The U.S. Supreme Court justice spent Tuesday talking with educators and lawmakers about improving civics education in Washington. These days, she said, it’s more important than ever.
If schools chief Chris Reykdal gets his way, civics education will become a required course for all Washington students. And he received a big boost toward that end from U.S. Supreme Court Justice Sonia Sotomayor, who was in Seattle Tuesday talking with teachers, law professors and fellow judges about the importance of teaching kids how, and why, to engage with government.
Though she stopped short of making any overtly political statement, Sotomayor spoke with deep feeling about the likelihood that immigrant children who had fled other countries might be reluctant to either trust or participate in the political process.
No one is born knowing how to be a citizen, Sotomayor said, walking the floor of the Westin Hotel’s grand ballroom and looking directly into the eyes of her listeners. “You have to be taught what that means.”
Her remarks came at the end of a day spent generating renewed interest in civics education and continuing the efforts of retired Supreme Court Justice Sandra Day O’Connor, who unveiled her iCivics initiative in 2009.
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Through its website and computer games, iCivics simulates the stakes and immediacy of participation in government. Sotomayor, the Supreme Court’s first Hispanic justice, helped to translate one of those games, “Do I Have a Right?,” into Spanish.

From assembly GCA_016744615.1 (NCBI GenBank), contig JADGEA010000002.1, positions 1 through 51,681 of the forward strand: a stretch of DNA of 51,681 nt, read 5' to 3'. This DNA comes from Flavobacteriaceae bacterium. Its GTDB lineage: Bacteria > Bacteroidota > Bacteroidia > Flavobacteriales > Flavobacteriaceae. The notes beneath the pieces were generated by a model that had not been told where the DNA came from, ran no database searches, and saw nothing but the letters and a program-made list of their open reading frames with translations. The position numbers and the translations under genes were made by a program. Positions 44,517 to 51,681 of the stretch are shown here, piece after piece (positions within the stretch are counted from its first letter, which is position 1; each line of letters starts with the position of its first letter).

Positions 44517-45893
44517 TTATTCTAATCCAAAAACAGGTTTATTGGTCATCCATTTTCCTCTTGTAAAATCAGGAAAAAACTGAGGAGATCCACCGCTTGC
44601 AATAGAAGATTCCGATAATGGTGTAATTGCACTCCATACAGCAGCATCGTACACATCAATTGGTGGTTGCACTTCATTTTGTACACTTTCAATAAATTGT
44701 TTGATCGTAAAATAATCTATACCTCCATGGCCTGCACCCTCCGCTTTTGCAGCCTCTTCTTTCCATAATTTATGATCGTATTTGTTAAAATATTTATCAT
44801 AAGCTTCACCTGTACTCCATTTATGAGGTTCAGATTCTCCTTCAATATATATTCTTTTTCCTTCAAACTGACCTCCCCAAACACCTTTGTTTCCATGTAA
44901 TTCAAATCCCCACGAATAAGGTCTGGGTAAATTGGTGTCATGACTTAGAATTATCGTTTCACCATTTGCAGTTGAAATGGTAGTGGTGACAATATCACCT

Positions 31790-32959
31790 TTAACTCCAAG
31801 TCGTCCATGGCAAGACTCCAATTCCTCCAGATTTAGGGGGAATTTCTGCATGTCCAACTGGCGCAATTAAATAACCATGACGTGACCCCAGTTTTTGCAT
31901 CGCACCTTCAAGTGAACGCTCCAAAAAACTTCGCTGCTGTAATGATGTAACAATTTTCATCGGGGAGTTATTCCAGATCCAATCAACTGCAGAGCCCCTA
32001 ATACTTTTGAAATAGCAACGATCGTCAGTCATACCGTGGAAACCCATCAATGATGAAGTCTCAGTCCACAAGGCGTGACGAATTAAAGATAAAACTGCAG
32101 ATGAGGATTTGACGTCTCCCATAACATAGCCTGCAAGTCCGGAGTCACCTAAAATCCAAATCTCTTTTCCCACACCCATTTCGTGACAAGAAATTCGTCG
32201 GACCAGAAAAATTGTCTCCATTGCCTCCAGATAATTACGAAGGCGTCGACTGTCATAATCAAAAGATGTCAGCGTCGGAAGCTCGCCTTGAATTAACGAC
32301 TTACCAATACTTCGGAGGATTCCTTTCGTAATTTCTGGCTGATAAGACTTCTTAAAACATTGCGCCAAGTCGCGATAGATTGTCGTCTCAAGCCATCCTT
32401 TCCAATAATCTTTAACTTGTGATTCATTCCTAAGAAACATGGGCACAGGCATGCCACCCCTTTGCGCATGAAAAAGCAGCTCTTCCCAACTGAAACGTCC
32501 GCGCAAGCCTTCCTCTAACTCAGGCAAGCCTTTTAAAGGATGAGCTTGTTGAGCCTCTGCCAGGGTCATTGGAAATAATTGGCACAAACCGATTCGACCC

In the game, players run a virtual law firm, evaluating the stories of potential clients to determine whether their constitutional rights have been violated. A Washington-specific version of the website also was unveiled yesterday.
Sotomayor’s interest in bulked-up civics lessons matches that of Reykdal, who was a social-studies teacher before becoming a state legislator and, in 2016, winning election to the Office of Superintendent of Public Instruction.
From that post, he is pressing a statewide Civic Learning Initiative in partnership with the nonprofit Council on Public Legal Education to improve instruction on the three branches of government, the U.S. system of checks and balances and the path a bill takes to become law.
Such lessons used to be sacrosanct in high schools across the country. But they have atrophied under pressure to improve math, reading and other skills measured by standardized testing.
“Every computer scientist still needs to be engaged in their community,” Reykdal said, promoting newly proposed legislation that would make civic learning a stand-alone course required for high-school graduation.
Numerous national polls have shown paltry knowledge about the workings of U.S. government, among Americans of all ages. Only 26 percent, for example, are able to name the executive, judicial and legislative branches. Reykdal sees this as a crisis.
“Knowledge is ubiquitous,” he said, waving a smartphone to make his point. “Critical thinking, though, is not.”
Fielding a question about the intense polarization in current American politics, Sotomayor sidestepped direct reference to the president or any political party.
But she concluded her remarks by noting, “If you teach people that they can make a difference, they will go out there and try.”
This story has been updated to include the Council on Public Legal Education.